Backpropagation Refresher

Tags: Machine Learning, Notes

Sometimes when I write reports, I end up summarizing backpropagation, which spurs me to derive it again for myself. Backpropagation isn’t particularly complicated mathematically, but if you’re not super comfortable applying the chain rule until your arm falls off, or combining calculus and linear algebra, it might feel a bit involved. Especially when my calculus is rusty, I occasionally go down some less sensible routes and take a while to get there – hopefully, writing this down will prevent me going the wrong way again. This is something of a crash-course in the derivation, without any of the diagrams or other niceties necessary to make it even slightly intelligible.

The problem

Starting with a loss function $$C$$ defined with respect to an output $$\boldsymbol{h}^L$$ from a neural network with $$L$$ layers, comprising example activation functions $$\sigma(\boldsymbol{z}^l)$$ where $$\boldsymbol{z}^l = W^l \boldsymbol{h}^{l-1} + \boldsymbol{b}^l$$ with weight matrices $$W^l$$ and biases $$b^l$$, the error of the network is given by:

$\text{loss}=C(\boldsymbol{y},\sigma(W^L\sigma(W^{L-1}\sigma(\ldots)+\boldsymbol{b}^{L-1})+\boldsymbol{b}^L))$

We want to change the weights in order to minimise the loss. To do this we need to work out the change in the error with respect to the weights and biases – then we can say the appropriate update to the weights $$\Delta W^l_{i,j} \propto - \frac{\partial{}C}{\partial W^l_{i,j}{}}$$ for weight $$(i,j)$$ in layer $$l$$, and similarly for biases.

The wrong way

When my calculus is rusty, the seemingly safest way to proceed is to simply attack, chain-rule in hand, all the way from beginning to end. While explicit, the problems with this approach are that it masks some insight into what’s going on, it’s not obvious how to convert it into matrix form, and you may drown in the index sea before making it to shore.

Assuming $$\frac{\partial{}C}{\partial\boldsymbol{h}^L{}}$$ and $$\left.\frac{\partial{}\sigma(\boldsymbol{z})}{\partial\boldsymbol{z}{}}\right|^{\boldsymbol{z}=\boldsymbol{z}'}=\sigma'(\boldsymbol{z'})$$ are easily evaluated, we can thoughtlessly jump straight to deriving with respect to one of the weights (this is what makes it bad). We’ll pick $$l=L-2$$ to capture the recursive aspect.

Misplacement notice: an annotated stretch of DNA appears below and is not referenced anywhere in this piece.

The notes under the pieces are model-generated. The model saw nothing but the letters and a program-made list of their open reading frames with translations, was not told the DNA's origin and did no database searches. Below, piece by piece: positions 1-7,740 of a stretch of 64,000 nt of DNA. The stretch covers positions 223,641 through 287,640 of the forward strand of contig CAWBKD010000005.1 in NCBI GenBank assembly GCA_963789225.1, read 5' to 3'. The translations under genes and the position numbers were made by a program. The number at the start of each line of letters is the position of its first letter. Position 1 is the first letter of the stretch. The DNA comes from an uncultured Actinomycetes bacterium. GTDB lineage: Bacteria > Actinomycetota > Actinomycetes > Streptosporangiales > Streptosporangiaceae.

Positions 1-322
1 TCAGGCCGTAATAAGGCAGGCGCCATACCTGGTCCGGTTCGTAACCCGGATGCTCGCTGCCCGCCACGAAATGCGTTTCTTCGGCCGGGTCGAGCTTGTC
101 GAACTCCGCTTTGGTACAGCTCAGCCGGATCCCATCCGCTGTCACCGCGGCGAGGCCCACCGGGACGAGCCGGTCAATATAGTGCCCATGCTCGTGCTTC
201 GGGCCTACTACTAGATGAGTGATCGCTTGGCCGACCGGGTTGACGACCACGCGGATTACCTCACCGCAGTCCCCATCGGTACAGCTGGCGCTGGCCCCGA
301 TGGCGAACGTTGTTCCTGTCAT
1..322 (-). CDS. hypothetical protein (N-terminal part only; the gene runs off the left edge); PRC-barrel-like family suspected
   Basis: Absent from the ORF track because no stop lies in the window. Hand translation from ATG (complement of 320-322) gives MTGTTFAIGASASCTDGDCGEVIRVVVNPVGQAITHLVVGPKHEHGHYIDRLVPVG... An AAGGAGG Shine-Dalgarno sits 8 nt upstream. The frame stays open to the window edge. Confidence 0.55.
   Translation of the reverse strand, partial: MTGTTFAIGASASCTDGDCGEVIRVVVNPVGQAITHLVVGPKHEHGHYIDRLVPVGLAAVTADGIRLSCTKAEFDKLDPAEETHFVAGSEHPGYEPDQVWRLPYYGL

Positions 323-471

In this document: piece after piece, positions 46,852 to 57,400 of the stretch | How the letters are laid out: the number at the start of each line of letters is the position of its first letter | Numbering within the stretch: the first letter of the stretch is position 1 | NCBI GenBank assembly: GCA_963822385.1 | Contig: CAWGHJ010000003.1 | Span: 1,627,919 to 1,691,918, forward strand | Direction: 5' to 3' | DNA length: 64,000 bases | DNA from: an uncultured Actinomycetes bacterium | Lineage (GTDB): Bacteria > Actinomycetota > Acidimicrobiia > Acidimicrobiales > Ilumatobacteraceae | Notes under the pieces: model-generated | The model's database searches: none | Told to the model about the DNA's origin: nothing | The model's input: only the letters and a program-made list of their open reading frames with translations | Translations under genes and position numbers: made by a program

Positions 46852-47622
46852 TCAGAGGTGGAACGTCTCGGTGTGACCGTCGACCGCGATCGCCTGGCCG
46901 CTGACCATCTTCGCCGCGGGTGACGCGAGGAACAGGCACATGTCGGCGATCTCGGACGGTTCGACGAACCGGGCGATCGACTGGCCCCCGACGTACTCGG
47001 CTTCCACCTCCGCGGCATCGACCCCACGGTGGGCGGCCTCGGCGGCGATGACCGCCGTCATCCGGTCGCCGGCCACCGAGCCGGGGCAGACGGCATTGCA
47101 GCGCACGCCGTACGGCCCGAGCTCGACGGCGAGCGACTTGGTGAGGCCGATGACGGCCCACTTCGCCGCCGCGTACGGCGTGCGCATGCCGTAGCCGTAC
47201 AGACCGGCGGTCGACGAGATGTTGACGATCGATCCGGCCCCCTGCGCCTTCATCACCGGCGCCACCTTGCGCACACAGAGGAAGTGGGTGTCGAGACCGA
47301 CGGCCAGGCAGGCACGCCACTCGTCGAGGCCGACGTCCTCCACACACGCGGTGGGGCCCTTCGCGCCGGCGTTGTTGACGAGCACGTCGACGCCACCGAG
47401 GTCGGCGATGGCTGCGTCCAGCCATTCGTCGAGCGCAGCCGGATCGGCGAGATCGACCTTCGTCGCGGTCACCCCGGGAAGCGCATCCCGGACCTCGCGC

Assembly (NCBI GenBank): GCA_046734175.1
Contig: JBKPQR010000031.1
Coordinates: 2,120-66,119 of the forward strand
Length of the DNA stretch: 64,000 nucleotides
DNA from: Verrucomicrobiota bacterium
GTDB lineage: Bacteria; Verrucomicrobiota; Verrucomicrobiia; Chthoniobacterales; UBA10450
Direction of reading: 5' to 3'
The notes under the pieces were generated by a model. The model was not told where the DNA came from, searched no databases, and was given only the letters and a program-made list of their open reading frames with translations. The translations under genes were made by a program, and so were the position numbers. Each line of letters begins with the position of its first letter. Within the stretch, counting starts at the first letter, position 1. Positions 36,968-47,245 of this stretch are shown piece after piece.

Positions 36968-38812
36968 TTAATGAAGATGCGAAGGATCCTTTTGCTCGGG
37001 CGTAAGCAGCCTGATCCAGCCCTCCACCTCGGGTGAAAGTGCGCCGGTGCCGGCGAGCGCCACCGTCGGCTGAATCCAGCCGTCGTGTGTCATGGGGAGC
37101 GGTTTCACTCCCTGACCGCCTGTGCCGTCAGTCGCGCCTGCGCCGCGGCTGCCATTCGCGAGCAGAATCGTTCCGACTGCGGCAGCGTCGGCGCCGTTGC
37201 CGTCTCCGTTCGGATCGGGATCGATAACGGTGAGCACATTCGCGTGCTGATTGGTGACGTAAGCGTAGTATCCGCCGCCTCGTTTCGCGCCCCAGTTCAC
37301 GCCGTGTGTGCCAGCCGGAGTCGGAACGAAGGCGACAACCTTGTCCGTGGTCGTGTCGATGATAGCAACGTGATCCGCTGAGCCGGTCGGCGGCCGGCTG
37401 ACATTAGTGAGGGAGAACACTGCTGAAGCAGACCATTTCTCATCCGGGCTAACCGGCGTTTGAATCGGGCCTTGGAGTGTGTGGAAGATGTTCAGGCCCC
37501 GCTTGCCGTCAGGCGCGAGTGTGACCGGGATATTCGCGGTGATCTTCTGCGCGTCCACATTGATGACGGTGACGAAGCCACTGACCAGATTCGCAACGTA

\begin{align} \frac{\partial{}C}{\partial W^{L-2}_{i,j}{}} &= \sum_m\frac{\partial{}C}{\partial h_m^L{}}\frac{\partial{}h_m^L}{\partial W^{L-2}_{i,j}{}},\\ &= \sum_m\frac{\partial{}C}{\partial h_m^L{}}\sigma'(z^L)_m\frac{\partial{}z_m^L}{\partial W^{L-2}_{i,j}{}}.\\ \frac{\partial{}z_m^L}{\partial W^{L-2}_{i,j}{}}&=\sum_nW^L_{m,n}\frac{\partial{}h^{L-1}_n}{\partial W^{L-2}_{i,j}{}},\\ &=\sum_nW^L_{m,n}\sigma'(z^{L-1})_n\frac{\partial{}z^{L-1}_n}{\partial W^{L-2}_{i,j}{}}. \end{align}

At this point we can see the recursive tail $$\left(\frac{\partial{}z^l_x}{\partial W^{L-2}_{i,j}{}}\right)$$, but this time we keep on expanding it to evaluate the differential and bind indices $$p, q$$.

\begin{align} \frac{\partial{}z^{L-1}_n}{\partial W^{L-2}_{i,j}{}}&=\sum_pW^{L-1}_{n,p}\sigma'(z^{L-2})_p\frac{\partial{}z^{L-2}_n}{\partial W^{L-2}_{i,j}{}},\\ &=\sum_pW^{L-1}_{n,p}\sigma'(z^{L-2})_p\frac{\partial{}}{\partial W^{L-2}_{i,j}{}}\left(\sum_q W^{L-2}_{p,q}h_q^{L-3} + b_p^{L-2} \right),\\ &=W^{L-1}_{n,i}\sigma'(z^{L-2})_ih_j^{L-3}, \end{align}

where the last line follows from

$\frac{\partial{}W^{L-2}_{p,q}}{\partial W^{L-2}_{i,j}{}} =\begin{cases} 1 &\text{if }p,q=i,j \\ 0 &\text{otherwise} \end{cases},$ allowing us to bind $$p,q$$ indices to $$i,j$$.

Now we can write the whole equation for the delta matrix in one go:

$\frac{\partial{}C}{\partial W^{L-2}_{i,j}{}} = \sum_m\frac{\partial{}C}{\partial h_m^L{}}\sigma'(z^L)_m \sum_nW^L_{m,n}\sigma'(z^{L-1})_n W^{L-1}_{n,i}\sigma'(z^{L-2})_ih_j^{L-3}.$

Enter the Matrix